The paper addresses the classical problem of optimal truss design
where cross-sectional areas and the positions of joints are
simultaneously optimized. Several approaches are discussed from a
general point of view. In particular we focus on the difference
between simultaneous and alternating optimization of geometry and
topology. We recall a rigorously mathematical approach based on the
implicit programming technique which considers the classical single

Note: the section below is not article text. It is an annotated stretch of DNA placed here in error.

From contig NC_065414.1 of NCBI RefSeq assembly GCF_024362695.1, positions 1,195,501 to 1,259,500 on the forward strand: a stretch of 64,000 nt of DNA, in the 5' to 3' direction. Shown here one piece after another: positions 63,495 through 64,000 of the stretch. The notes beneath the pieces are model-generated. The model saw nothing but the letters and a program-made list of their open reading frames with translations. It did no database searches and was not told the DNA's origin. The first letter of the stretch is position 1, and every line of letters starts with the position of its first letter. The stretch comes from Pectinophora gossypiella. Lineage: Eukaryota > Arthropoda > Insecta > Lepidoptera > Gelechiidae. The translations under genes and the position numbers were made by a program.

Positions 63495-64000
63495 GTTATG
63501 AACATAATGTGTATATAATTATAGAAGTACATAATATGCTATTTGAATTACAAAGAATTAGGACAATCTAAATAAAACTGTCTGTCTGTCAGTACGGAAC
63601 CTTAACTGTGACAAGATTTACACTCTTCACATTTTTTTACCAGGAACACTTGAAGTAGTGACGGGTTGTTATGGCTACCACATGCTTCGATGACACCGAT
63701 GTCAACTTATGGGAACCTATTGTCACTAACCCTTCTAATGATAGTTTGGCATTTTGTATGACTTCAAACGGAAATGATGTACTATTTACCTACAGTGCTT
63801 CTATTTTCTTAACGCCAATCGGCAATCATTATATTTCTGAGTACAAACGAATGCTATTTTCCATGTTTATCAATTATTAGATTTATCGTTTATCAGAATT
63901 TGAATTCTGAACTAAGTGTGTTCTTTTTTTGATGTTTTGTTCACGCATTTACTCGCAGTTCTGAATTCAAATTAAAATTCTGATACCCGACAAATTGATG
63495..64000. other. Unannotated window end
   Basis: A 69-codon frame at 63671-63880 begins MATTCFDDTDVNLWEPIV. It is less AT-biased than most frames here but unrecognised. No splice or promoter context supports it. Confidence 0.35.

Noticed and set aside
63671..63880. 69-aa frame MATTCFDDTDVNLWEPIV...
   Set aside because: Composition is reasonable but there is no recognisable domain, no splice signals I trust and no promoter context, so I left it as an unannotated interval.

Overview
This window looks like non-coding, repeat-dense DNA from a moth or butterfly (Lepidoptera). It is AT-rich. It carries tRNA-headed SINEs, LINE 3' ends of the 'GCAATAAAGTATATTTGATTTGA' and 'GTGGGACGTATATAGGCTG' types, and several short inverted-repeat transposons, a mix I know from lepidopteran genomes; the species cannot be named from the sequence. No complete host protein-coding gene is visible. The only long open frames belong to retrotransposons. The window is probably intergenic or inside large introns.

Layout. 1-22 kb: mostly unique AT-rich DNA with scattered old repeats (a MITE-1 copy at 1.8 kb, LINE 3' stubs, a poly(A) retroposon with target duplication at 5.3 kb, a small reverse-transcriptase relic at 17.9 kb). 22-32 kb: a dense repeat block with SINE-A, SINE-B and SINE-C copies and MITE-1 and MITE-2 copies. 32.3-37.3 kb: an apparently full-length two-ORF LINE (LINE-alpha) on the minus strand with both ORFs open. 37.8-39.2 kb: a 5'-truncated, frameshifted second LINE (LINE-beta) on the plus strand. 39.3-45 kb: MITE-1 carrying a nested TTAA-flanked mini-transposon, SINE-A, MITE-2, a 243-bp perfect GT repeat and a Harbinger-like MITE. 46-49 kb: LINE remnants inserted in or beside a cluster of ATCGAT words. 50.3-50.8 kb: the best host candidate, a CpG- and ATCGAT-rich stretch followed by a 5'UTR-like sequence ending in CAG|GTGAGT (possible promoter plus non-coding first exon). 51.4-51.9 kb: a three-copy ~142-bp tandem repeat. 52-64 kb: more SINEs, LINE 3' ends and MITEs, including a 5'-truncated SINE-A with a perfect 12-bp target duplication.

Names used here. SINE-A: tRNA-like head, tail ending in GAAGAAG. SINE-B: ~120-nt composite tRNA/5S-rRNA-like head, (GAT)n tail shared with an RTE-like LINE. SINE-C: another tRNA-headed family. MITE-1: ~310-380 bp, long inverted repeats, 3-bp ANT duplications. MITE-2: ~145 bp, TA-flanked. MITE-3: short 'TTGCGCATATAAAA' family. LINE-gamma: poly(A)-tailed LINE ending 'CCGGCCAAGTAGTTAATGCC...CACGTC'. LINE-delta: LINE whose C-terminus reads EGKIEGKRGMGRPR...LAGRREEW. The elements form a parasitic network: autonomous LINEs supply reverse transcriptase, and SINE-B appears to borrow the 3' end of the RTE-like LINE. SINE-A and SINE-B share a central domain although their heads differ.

load minimum compliance problem subject to a volume constraint. This
approach is refined leading to three new problem formulations which
can be treated by methods of Mathematical Programming. In particular
these formulations cover the effect of melting end nodes, i.e.,
vanishing potential bars due to changes in the geometry. In one of
these new problem formulations the objective function is a polynomial
of degree three and the constraints are bilinear or just sign constraints.
Since heuristics is avoided, certain optimality properties can be
proved for resulting structures. The paper closes with two numerical
test examples.